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whats the cycle of a star?

4 Answers

  • 2 years ago
    Favorite Answer

    All stars form from a great cloud of gas, called a nebula.

    Clumps form within the cloud, increasing in size and mass, pulling in more matter. As the matter continues to fall in, the core begins to heat, called a protostar.

    When the star begins fusing hydrogen into helium, the star is born - it begins it’s life on the Main sequence.

    For low-mass stars (like our sun), the life is generally quite long, and ends when the hydrogen begins to run low. The star will contract a bit, and the helium will briefly begin fusing into carbon, causing the star to swell into the Red Giant phase. After the outer layers are blown out, all that’s left is a white dwarf, which will cool slowly for billions of years.

    For higher mass stars, their lives on the main sequence ends when the star begins producing iron in their cores. Iron cannot be fused into heavier material *and* release energy - so, the star will stop fusing, suddenly. When this happens, the star collapses on itself, contracting in minutes; the sudden pressure on the core causes it to rebound, and the star explodes into a supernova.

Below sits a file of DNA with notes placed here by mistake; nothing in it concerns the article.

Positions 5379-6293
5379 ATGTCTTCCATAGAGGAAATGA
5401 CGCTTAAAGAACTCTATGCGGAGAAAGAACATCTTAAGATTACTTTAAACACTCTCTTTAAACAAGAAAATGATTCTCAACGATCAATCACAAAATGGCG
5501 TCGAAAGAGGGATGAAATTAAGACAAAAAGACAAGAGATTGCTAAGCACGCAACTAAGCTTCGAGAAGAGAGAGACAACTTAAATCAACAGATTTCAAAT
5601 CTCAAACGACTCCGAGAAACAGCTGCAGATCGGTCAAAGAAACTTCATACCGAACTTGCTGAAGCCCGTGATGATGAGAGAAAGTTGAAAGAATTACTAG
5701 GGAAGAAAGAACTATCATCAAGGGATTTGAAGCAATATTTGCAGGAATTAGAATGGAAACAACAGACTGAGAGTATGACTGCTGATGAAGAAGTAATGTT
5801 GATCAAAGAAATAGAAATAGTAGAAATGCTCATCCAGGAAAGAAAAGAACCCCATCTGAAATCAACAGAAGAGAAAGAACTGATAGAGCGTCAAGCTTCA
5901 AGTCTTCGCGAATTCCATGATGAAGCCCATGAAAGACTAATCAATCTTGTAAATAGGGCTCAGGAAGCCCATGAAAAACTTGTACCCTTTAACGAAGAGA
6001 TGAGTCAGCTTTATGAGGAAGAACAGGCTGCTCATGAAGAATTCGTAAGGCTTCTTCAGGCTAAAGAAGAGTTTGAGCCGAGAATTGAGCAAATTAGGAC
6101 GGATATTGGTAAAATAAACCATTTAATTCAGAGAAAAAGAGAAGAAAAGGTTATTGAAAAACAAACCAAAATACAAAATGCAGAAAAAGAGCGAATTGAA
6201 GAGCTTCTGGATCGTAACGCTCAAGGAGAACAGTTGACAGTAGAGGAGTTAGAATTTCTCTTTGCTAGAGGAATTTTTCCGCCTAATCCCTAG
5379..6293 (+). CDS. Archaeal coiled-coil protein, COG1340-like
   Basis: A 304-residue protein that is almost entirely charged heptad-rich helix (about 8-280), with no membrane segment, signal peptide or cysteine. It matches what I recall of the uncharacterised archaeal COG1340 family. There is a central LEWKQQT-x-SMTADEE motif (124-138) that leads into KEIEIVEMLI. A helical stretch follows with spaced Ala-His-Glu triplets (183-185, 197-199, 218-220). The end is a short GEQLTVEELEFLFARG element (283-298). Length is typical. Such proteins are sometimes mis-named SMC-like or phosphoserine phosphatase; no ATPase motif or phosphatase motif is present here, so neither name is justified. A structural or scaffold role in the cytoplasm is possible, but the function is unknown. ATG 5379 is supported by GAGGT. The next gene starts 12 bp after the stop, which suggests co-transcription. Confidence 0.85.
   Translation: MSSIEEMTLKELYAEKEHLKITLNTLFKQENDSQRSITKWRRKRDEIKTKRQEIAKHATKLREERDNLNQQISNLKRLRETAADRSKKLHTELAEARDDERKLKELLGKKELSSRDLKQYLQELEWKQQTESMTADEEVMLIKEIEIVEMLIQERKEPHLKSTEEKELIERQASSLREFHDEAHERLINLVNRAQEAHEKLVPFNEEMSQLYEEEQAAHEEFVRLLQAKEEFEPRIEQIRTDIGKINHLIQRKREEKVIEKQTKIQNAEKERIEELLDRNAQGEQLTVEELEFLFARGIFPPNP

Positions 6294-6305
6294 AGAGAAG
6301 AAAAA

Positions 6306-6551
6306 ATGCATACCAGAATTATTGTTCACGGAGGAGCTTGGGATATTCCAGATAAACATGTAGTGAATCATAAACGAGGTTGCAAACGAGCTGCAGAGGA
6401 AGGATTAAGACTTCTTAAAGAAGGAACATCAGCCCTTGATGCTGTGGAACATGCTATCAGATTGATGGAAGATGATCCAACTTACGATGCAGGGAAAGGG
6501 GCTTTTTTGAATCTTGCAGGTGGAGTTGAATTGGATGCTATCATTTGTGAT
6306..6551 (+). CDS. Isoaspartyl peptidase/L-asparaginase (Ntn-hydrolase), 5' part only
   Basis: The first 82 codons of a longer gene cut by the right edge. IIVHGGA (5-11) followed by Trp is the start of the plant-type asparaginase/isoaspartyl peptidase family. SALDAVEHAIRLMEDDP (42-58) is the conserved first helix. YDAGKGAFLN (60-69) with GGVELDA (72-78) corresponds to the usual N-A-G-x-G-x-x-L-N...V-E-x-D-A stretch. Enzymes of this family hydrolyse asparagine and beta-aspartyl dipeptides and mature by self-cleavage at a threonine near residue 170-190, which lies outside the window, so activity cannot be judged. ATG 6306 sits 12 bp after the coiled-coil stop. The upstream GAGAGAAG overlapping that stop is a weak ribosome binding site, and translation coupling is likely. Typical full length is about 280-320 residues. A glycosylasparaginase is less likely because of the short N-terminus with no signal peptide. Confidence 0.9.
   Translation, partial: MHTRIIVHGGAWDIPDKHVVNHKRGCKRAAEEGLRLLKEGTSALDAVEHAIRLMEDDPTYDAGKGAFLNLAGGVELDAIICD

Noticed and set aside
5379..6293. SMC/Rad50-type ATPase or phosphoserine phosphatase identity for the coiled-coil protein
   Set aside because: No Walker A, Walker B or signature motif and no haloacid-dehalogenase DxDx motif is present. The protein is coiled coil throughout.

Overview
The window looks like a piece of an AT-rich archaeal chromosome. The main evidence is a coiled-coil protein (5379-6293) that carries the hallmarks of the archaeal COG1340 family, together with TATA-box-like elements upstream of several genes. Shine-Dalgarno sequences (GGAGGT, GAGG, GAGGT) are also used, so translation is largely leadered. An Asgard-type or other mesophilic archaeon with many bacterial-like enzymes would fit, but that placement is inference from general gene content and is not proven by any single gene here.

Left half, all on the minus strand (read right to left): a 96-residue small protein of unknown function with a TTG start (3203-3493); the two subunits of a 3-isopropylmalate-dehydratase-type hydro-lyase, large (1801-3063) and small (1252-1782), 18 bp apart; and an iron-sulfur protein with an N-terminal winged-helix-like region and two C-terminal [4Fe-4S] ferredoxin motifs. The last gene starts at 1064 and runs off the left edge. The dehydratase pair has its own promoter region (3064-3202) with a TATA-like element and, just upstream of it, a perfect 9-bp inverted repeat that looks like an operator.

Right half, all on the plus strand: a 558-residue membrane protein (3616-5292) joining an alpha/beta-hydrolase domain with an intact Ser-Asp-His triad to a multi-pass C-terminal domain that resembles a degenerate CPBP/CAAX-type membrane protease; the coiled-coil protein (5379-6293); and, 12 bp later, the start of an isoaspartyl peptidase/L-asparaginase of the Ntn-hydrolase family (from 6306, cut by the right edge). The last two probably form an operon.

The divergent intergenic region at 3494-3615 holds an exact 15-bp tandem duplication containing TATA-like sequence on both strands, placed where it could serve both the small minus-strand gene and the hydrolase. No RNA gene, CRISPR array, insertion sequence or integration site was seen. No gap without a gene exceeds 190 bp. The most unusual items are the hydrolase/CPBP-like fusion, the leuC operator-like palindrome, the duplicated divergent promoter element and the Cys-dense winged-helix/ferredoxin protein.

The result of the supernova could be a Neutron star, where the free electrons have been crushed into the protons of it’s atoms, producing a mass of nothing but neutrons. If the pressure is even greater, the mass could fall below the Schwarzchild limit, and it collapses into a singularity, producing a black hole.

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  • 2 years ago

    Magnetic cycle typical, the Sun has sunspot cycle every 11 years.

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  • Nyx
    Lv 7
    2 years ago
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